Sara E. Legler, and
Vittorio Rossi, Università Cattolica del Sacro Cuore, Institute of Entomology and Plant Pathology, I-29122 Via E. Parmense 84, Piacenza, Italy; and
Riccardo Bugiani, Plant Protection Service, Regione Emilia-Romagna, Bologna, Italy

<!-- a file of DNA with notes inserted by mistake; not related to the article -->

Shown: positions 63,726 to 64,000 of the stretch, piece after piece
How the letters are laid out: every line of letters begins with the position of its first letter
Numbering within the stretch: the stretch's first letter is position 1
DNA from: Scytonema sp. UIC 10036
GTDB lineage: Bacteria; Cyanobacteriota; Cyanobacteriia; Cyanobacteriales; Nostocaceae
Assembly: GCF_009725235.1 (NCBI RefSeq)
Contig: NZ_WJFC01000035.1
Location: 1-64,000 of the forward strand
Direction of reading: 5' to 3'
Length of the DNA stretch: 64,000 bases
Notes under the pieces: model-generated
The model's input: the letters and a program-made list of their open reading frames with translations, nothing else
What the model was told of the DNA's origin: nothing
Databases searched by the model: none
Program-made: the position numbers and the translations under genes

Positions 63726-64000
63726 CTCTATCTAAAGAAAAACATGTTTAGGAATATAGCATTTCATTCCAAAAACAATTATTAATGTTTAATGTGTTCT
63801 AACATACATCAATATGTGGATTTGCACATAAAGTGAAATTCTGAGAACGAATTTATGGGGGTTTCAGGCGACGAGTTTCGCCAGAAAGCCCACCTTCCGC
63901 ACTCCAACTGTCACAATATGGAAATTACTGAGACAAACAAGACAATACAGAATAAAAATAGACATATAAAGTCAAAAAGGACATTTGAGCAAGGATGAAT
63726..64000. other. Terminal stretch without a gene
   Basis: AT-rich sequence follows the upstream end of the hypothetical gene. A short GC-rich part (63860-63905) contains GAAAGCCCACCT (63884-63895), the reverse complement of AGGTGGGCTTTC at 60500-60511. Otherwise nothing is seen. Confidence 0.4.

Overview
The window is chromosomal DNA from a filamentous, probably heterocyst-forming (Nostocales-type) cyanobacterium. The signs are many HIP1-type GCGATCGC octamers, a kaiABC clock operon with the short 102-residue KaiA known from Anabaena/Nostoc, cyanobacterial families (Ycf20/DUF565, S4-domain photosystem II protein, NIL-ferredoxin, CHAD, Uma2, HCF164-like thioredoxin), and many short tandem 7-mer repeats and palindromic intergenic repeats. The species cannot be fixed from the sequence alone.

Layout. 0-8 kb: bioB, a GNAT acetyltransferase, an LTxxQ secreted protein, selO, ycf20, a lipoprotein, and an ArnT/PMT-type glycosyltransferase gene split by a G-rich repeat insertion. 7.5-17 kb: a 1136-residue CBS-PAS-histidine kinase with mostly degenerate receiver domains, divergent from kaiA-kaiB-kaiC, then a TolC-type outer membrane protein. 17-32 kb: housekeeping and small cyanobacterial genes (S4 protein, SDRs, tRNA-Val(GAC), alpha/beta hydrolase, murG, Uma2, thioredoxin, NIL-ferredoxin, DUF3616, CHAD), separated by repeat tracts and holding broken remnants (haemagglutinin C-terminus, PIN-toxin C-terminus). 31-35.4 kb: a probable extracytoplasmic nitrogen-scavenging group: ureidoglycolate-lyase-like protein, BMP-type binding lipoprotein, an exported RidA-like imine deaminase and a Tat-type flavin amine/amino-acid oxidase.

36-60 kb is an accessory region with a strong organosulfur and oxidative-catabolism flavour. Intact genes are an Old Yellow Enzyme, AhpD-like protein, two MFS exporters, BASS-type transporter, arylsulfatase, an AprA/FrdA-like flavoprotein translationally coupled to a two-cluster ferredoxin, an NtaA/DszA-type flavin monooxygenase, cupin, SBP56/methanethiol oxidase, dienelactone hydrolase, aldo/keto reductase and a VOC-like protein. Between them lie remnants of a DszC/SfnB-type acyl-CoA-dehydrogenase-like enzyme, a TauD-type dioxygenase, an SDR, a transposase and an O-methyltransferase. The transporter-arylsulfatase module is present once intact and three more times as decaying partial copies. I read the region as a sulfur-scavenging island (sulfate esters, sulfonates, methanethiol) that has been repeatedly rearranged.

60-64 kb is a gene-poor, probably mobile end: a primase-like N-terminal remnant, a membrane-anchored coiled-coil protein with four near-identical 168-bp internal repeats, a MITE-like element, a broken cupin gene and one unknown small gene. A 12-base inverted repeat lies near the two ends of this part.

In several grape-growing areas of the world, including northern Italy, powdery mildew epidemics, caused by Erysiphe necator, are mainly triggered by the ascospores produced in overwintered chasmothecia. Growers in northern Italy usually control the disease with fixed-interval fungicide applications. A warning system was developed for early-season powdery mildew control based on (i) short-term weather forecasts, (ii) a model that simulates the severity of each E. necator ascosporic infection, and (iii) a mobile phone short-message system. This warning system was evaluated in six vineyards in northern Italy from 2006 to 2008, between bud break of vines and early berry development; an unsprayed control was compared with “low-risk” and “high-risk” model-driven sprays and a calendar-based “grower” spray program. Use of the warning system reduced disease severity on leaves and bunches compared with the unsprayed control and resulted in the same level of control of powdery mildew as the grower's spray program, with reduced fungicide applications and costs. On average, 5.7 sprays were applied following the grower's spray program (with an average cost of 221 €/ha/year); use of the warning system reduced fungicide applications by 36% (low-risk program, saving of 56 €/ha/year) or 75% (high-risk program, saving of 161 €/ha/year).